About Perumal Temple
A part of the sacred Trinity along with the Ekambareswarar and the Kamakshi Amman Temples, the Varadaraja Perumal Temple in Kanchipuram, also known as Perumal Koli, is highly sacramental to the practice of Vaishnavism. The temple is one of the 108 Divya Desams dedicated to Lord Vishnu and is of extreme religious importance.
The temple sprawls across a vast 25 acres of land and comprises of 32 shrines along with the shrine to the main deity. The temple has a unique idol of Lord Vishnu made entirely of wood, which is kept enshrined in a silver box and immersed in water. This water is released from the Tank every 40 years.
The main shrine to Lord Vishnu is located atop a small hillock, known as Hastagiri, which is 10 meters high and can be reached by a flight of 24 steps. It has murals of the late Vijayanagara Empire on the ceiling. There is also a shrine to Narasimha on the hillock, which houses the mysterious mask of Narasimha, the origins of which remain unknown till today.
The temple conducts aarti ceremonies in the evening and morning. It also celebrates a number of different festivals, attracting devotees and pilgrims to it over the years. Once every 40 years, the temple conducts a special Pooja and ceremony for Lord Athi Varadaraja Perumal, where the 40 feet tall idol of the Lord made entirely of Athi wood is brought out for the worship of the devotees.Also, the temple has a strictly no littering policy and does not allow photography within the premises.
How to Reach Perumal TempleThe Varadharaja Perumal Temple is not connected to the Yelagiri Bus Stand with public transport. The temple can be reached from the bus stand by a taxi or a private car. The ride between the two places takes around 3 hours.
Best Time to Visit Perumal Temple
The best time to visit the Varadaraja Perumal Temple would be during the winter months, between November to February. During this time, the temperature remains relatively low, and walking the temple premises on foot does not become tiring.
The temple is best visited during the early morning or evening when the aarti takes place. It is also better to avoid visiting the temple during weekends when it is relatively more crowded.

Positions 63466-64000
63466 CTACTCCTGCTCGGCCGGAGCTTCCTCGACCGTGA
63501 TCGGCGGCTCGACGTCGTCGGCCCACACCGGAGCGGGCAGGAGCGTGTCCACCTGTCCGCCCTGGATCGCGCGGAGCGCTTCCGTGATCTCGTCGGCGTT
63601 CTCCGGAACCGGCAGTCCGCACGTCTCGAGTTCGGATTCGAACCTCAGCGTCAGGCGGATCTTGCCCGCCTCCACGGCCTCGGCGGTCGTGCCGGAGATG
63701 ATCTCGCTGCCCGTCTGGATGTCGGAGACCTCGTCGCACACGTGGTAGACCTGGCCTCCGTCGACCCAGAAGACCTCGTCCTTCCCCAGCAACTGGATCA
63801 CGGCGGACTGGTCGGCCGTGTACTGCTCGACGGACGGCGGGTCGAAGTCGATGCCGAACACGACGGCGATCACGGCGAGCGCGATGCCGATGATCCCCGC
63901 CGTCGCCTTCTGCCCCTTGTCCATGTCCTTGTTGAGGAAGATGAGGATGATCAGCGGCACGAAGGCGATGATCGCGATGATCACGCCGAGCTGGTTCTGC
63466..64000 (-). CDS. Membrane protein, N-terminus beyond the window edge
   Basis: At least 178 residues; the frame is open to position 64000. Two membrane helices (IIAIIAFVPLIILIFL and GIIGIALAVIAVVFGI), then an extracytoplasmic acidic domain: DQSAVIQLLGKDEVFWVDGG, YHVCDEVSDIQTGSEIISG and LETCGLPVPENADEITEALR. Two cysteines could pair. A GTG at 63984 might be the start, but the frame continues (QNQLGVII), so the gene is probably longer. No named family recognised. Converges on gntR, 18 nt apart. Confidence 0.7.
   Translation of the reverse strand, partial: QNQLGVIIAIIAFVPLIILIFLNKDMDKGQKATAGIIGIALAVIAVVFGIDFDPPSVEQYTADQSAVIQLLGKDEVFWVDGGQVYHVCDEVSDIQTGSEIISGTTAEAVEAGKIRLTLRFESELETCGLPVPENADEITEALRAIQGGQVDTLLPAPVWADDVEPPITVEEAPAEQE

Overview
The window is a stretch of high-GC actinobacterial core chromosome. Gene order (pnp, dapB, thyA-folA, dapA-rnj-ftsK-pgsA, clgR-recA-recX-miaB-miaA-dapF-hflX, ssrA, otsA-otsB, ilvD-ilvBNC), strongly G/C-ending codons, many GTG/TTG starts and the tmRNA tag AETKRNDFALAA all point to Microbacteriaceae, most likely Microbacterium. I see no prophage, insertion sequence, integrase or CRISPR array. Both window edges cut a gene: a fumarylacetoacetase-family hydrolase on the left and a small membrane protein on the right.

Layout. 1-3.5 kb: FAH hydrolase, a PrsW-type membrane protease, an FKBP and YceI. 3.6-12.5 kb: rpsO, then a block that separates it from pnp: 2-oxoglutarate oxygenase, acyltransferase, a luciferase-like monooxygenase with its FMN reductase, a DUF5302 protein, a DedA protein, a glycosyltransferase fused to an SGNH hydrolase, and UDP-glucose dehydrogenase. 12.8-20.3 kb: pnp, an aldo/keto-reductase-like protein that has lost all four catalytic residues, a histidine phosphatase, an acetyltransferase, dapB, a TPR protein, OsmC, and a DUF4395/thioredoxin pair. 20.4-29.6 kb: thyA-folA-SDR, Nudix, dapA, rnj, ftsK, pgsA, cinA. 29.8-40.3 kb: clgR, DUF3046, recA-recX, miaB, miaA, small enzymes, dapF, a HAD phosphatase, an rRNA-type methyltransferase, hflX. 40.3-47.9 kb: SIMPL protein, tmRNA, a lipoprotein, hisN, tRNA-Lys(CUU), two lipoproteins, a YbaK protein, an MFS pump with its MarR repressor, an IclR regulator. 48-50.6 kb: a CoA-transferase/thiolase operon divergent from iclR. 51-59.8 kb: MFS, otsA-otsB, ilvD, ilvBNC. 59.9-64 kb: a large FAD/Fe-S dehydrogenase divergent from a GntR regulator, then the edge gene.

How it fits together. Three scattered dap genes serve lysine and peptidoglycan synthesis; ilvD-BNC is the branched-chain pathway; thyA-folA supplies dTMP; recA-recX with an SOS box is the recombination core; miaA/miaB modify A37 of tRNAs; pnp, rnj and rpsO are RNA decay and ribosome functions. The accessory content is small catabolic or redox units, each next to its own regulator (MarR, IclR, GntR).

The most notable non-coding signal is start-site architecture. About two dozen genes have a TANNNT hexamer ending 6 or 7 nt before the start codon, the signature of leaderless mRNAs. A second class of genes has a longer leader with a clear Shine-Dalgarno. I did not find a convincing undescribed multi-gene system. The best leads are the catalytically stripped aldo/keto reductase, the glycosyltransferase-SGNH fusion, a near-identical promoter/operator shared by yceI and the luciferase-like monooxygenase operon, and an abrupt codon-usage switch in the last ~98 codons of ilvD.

What Not to Miss at Perumal Temple
1. Kamakshi temple: Kamakshi Temple in Kanchipuram is a Hindu Temple dedicated to Kamakshi, the ultimate form of the goddess Parvati. The inner sanctum houses an idol of the main deity, flanked by the figures of Shiva, Vishnu and Brahma. The main deity is shown seated in the yogic Padmasana. The temple houses several elephants, who are treated as sacred animals here and worshipped every day. The temple also has a Lotus Pond and a Gaja Shed, which houses these elephants.
2. Kanchi Kudil: Located in the heart of Kanchipuram, Kanchi Kudil is a traditional museum born from an ancient heritage home. The museum exhibits pictures, documentation, and detailing on the Kanchipuram way of life across ages. The museum preserves traditional domestic items from Kanchipuram homes, dating back to several centuries. It also houses craft exhibitions and live demos organized by artisans during peak tourist seasons.
3. Thiru Parameswara Vinnagaram: The Thiru Parameswara Vinnagaram is a Hindu temple dedicated to Lord Vishnu. The temple is known for its splendid Dravidian style of architecture and is one of the 108 Divya Desams across the world. The temple is believed to have been built by the Pallavas as early as 720 CE, with later reconstructions by the Chola and Vijayanagara Kings. It is the second oldest temple in Kanchipuram.
4. Ekambareswarar Temple: The Ekambareswarar Temple is a Hindu temple dedicated to the deity Shiva. It is one of the few temples in the country associated with the five elements, the Pancha Bhoot Stalas, and specifically the element of Prithvi (Earth). In the temple, the idol of the deity is represented as a lingam and is referred to as the Prithvi Lingam. The temple covers 25 acres and is one of the largest temples in India.
5. Kuranganilmuttam: this is a cave temple dedicated to Lord Shiva built during the reign of the Pallava kings. This lesser-known cave shrine is carved entirely out of stone and contains stone engravings of the deities in an underground sanctum.